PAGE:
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### Number and algebra

### Geometry and measure

### Probability and statistics

### Working mathematically

### For younger learners

### Advanced mathematics

# Dicey Operations in Line for Two

*You may like to make use of this Score Sheet** *

**Notes for adults**

These games are thought provoking and very engaging. They encourage discussion of place value, mental calculations and estimation, alongside strategic mathematical thinking.

**Easier version:** try using fewer cells in each game, or use number cards that the child can move around the grid to consider different options. Calculators could be used to check answers.

**Harder version:** try using the harder scoring system, or changing the target number to make it more difficult.

There's a classroom version of this game here.## You may also like

### Worms

### Which Scripts?

### Highest and Lowest

Links to the University of Cambridge website
Links to the NRICH website Home page

Nurturing young mathematicians: teacher webinars

30 April (Primary), 1 May (Secondary)

30 April (Primary), 1 May (Secondary)

Or search by topic

Age 7 to 11

Challenge Level

- Game

Here's a game to play with an adult!

**How do you play****?**

You'll need an adult to play with.

You'll need a scoring sheet, which could either be some squared paper or this sheet.

You'll also need a 1 to 6 dice, or even a 0 to 9 dice if you have one. You could use a spinner instead of a dice. (You could use our interactive dice/spinner.)

Take turns to throw the dice and decide which of your cells to fill. This can be done in two ways: either fill in each cell as you throw the dice or collect all your numbers and then decide where to place them.

**Game 1**

Each of you draw an addition grid like this:

Throw the dice nine times each until all the cells are full.

**Whoever has the sum closest to 1000 wins.**

There are two possible scoring systems:

- A point for a win. The first person to reach 10 wins the game.
- Each player works out the difference between their result and 1000 after each round. They keep their running total. First to 5000 loses.

You can vary the target to make it easier or more difficult.

**Game 2**

Each of you draw a subtraction grid like this:

Throw the dice eight times each until all the cells are full.

**Whoever has the difference closest to 1000 wins.**

There are two possible scoring systems:

- A point for a win. The first person to reach 10 wins the game.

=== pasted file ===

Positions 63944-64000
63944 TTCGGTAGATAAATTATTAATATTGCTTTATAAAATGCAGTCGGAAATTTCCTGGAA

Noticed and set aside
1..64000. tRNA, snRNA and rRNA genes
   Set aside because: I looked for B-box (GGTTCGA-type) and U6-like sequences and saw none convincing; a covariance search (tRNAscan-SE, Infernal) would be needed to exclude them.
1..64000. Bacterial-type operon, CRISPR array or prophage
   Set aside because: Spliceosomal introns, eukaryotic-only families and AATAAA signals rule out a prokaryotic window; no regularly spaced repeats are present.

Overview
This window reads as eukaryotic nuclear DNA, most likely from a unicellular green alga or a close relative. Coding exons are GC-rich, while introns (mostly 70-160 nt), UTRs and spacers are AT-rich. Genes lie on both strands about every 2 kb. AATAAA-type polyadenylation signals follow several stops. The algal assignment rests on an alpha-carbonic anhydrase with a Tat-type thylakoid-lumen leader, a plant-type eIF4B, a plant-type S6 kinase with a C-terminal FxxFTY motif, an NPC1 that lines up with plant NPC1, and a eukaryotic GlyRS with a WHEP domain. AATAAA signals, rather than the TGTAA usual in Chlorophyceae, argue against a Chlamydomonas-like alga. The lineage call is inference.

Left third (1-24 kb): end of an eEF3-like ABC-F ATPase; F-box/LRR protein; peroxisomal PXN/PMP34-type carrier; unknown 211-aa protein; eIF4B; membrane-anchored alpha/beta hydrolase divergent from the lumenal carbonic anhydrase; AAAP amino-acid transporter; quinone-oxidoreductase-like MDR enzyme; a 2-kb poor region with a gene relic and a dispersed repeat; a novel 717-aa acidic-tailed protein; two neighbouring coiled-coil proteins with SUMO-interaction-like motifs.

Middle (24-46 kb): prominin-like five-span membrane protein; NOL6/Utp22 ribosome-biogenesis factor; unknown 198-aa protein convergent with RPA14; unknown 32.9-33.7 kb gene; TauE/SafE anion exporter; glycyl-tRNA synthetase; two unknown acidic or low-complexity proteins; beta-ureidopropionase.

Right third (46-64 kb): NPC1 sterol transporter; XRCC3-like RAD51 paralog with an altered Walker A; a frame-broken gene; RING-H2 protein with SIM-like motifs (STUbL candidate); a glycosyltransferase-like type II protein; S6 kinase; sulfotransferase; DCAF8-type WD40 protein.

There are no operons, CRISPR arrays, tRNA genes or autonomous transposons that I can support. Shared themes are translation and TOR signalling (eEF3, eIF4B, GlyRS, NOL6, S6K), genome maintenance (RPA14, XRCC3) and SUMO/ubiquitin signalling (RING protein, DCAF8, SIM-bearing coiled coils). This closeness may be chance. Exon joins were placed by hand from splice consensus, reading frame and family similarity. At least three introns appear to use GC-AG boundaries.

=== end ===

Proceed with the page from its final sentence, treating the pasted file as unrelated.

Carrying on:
- Each player works out the difference between their result and 1000 after each round. They keep their running total. First to 5000 loses.

You can vary the target to make it easier or more difficult, perhaps including negative numbers as your target.

**Game 3**

Each of you draw a multiplication grid like this:

Throw the dice four times each until all the cells are full.

**Whoever has the product closest to 1000 wins.**

There are two possible scoring systems:

- A point for a win. The first person to reach 10 wins the game.
- Each player works out the difference between their result and 1000 after each round. They keep their running total. First to 5000 loses.

You can vary the target to make it easier or more difficult.

**Game 4**

Each of you draw a multiplication grid like this:

Throw the dice five times each until all the cells are full.

**Whoever has the product closest to 10000 wins.**

There are two possible scoring systems:

- A point for a win. The first person to reach 10 wins the game.
- Each player works out the difference between their result and 10000 after each round. They keep their running total. First to 10000 loses.

You can vary the target to make it easier or more difficult.

You could introduce a decimal point. The decimal point could take up one of the cells so the dice would only need to be thrown four times by each player. You will need to decide on an appropriate target.

**Game 5**

Each of you draw a division grid like this:

Throw the dice five times each until all the cells are full.

**Whoever has the answer closest to 1000 wins.**

There are two possible scoring systems:

- A point for a win. The first person to reach 10 wins the game.

You can vary the target to make it easier or more difficult.

**Game 6**

Each of you draw a division grid like this:

Throw the dice six times each until all the cells are full.

**Whoever has the answer closest to 100 wins.**

There are two possible scoring systems:

- A point for a win. The first person to reach 10 wins the game.
- Each player works out the difference between their result and 100 after each round. They keep their running total. First to 500 loses.

You can vary the target to make it easier or more difficult.

Why are some cells more significant than others?

How do you decide which targets are appropriate?

What are effective strategies for placing the numbers?

Click here for a poster of this problem.

These games are thought provoking and very engaging. They encourage discussion of place value, mental calculations and estimation, alongside strategic mathematical thinking.

There's a classroom version of this game here.

Place this "worm" on the 100 square and find the total of the four squares it covers. Keeping its head in the same place, what other totals can you make?

There are six numbers written in five different scripts. Can you sort out which is which?

Put operations signs between the numbers 3 4 5 6 to make the highest possible number and lowest possible number.